TYR Pro Swim Series Knoxville: Summer McIntosh Crushes 1:55 200 Freestyle (Women’s Recap)

Summer Mcintosh of Canada reacts after winning the gold medal in the 200m Butterfly Women Final with a New World Junior Record during the 20th World Aquatics Championships at the Marine Messe Hall A in Fukuoka (Japan), July 27th, 2023.
Summer McIntosh -- Photo Courtesy: Giorgio Scala / Deepbluemedia / Insidefoto

TYR Pro Swim Series Knoxville: Summer McIntosh Crushes 1:55 200 Freestyle (Women’s Recap)

If she came to Knoxville, Tenn., in search of competitive racing, Summer McIntosh has not gotten what she hoped for as the 17-year-old Canadian has been dominant in two finals so far. She won the 200 butterfly by almost three seconds, and in the 200 freestyle final, she again finished one-and-a-half bodylengths clear of her competition, in a field which included four swimmers who have represented the United States on the global level in the event.

McIntosh set an aggressive pace in the 200 free final, and she was actually out ahead of world-record pace, flipping in 26.91 at the 50-meter mark and 55.75 halfway through. She was never going to be able to maintain the pace which Mollie O’Callaghan swam last July to set the global standard at 1:52.85, and indeed, McIntosh also fell well off her own world-junior-record pace over the finals 100 meters.

But she still established a strong pace in the early world rankings as she came in at 1:55.41. For comparison, McIntosh swam a time of 1:53.80 for bronze at the World Championships, while this time would have been good enough for fifth behind only Aussies O’Callaghan and Ariarne Titmus, McIntosh and Hong Kong’s Siobhan Haughey. Although 2016 Olympic champion Katie Ledecky opted out of the race in Knoxville, McIntosh proved her skills as clearly the top 200 freestyler in the Western Hemisphere.

Meanwhile, Erin Gemmell of the University of Texas finished strongly to take second. Gemmell, a member of the U.S. women’s 800 freestyle relay that claimed silver at last year’s World Championships, came in at 1:58.23 while Sun Devil’s Simone Manuel earned her second top-three finish of the meet as she took third in 1:58.87, just ahead of Paige Madden (1:58.92) and Leah Smith (1:59.14).

Other events contested on night three at the Pro Swim Series meet included the 200 backstroke, 400 IM and 100 butterfly.

Women’s 200 Backstroke

Slightly trailing Isabelle Stadden with one length remaining of the 200 back final, Claire Curzan found another gear on the way home, a stellar final split of 32.33 helping her reach for the wall ahead of Stadden. Curzan finished in 2:07.38, more than a second clear of Stadden, a Cal senior, who came in at 2:08.42.

A sprint butterfly specialist earlier in her career, Curzan has put more and more focus on the backstroke events in recent years, winning bronze in the 100 back at the 2022 World Championships and now extending her range to 200 meters in backstroke while still only racing up to 100 meters in butterfly and freestyle. Now, after missing the U.S. team for the 2023 Worlds, Curzan will head to the 2024 edition of the global meet in Doha as a favorite for a huge collection of medals. With Australia’s Kaylee McKeown and American Regan Smith absent from the meet, simply repeating her best time (2:06.35) would likely yield Curzan gold in the 200 back.

Tennessee’s Josephine Fuller, the 100 back gold medalist at the Pan American Games three months ago, placed third in 2:09.16, just ahead of Leah Shackley (2:09.39), while Rhyan White, the bronze medalist in this event at the 2022 World Championships, faded to fifth in 2:11.11 after leading all qualifiers in prelims at 2:09.85.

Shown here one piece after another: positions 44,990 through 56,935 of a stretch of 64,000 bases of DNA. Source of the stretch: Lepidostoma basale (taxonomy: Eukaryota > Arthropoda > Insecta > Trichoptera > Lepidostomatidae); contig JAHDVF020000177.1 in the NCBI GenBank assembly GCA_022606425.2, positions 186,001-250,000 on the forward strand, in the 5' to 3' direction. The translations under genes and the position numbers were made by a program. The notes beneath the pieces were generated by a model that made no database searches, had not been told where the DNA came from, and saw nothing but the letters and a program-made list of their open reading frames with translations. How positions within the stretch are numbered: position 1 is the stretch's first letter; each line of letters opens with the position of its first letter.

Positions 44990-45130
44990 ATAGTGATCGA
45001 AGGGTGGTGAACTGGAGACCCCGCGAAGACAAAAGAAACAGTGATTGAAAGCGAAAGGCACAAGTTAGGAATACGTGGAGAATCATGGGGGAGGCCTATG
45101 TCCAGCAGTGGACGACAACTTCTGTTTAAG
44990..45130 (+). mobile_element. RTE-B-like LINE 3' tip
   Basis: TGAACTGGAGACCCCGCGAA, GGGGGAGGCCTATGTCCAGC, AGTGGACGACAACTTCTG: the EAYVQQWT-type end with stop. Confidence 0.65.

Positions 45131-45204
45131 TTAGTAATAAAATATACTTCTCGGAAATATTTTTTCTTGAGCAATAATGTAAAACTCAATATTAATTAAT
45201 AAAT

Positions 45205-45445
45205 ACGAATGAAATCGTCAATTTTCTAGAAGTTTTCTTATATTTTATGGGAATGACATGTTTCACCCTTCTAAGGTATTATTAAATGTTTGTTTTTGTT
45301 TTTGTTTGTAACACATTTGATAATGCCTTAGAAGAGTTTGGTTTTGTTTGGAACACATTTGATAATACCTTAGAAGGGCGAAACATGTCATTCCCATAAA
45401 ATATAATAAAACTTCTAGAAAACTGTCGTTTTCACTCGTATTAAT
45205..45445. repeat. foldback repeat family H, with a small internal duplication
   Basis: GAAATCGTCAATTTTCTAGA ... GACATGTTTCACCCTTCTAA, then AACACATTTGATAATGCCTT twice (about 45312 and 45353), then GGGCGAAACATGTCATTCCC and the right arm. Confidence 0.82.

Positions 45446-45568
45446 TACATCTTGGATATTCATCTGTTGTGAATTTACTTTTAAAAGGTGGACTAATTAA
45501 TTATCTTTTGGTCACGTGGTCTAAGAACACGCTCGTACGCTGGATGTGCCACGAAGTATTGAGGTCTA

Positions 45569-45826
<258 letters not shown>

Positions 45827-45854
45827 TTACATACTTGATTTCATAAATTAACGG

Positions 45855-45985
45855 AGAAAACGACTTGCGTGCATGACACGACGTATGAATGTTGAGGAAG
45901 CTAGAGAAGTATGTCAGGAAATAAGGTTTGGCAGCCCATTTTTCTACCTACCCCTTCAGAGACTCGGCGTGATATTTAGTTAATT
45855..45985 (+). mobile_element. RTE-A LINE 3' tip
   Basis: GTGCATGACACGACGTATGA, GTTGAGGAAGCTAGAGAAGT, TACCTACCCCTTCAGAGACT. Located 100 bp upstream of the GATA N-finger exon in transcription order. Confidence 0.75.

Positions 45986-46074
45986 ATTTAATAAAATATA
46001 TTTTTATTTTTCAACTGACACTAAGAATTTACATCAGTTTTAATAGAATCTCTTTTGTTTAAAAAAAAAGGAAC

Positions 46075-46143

Women’s 400 IM

The 400 IM final featured two of the top American swimmers of the generation, with Katie Ledecky racing in lane five and Lilly King in lane six, in a very rare head-to-head showdown between the distance freestyle record holder and the breaststroke star. Both swimmers have skills in strokes beyond their respective specialties, with Ledecky strong in butterfly and backstroke and King in butterfly, but Ledecky’s breaststroke lagged far behind the rest of the field, and it was the same story for King in backstroke.

That allowed the one swimmer in the field with no real weak stroke, Tess Cieplucha, to take over. Cieplucha, a Canadian veteran who trains at the University of Tennessee, closed the gap on Ledecky on backstroke before opening up a strong lead on the breaststroke leg. And Ledecky, even with her historic freestyle skills, could not close the gap.

Cieplucha took the win in 4:41.54 while Virginia’s Ella Nelson appeared to narrowly hold off a charging Ledecky for second, only to be disqualified for a stroke infraction. That left Ledecky in the runnerup spot at 4:44.82, with Israel’s Lea Polonsky third in 4:47.58. King ended up fourth at 4:49.92.

Women’s 100 Butterfly

In the last women’s final of the evening, Gretchen Walsh turned in a stellar swim in the 100 butterfly, coming in less than a half-second off her lifetime best while holding off the Olympic gold medalist in the event. Walsh made her international debut in the 100 fly last year, qualifying for the World Championships final but ending up eight as she struggled to start the meet in Fukuoka. But in Knoxville, Walsh eclipsed not only her top flat-start time from Worlds but also the 57.06 she swam on the U.S. women’s 400 medley relay.

Walsh was out in 26.31, ahead of University of Virginia training partner Claire Curzan (26.60) and Mac Neil (26.92). The fast-finishing Mac Neil would close slightly on the back half with her 30.26 split, but Walsh was good enough at 30.47 to hold on for the win. She touched in 56.78, compared to a best time of 56.34, while Mac Neil came in at 57.18. Curzan was just behind at 57.59, and Alex Walsh, Gretchen’s older sister, touched fourth in 57.59.

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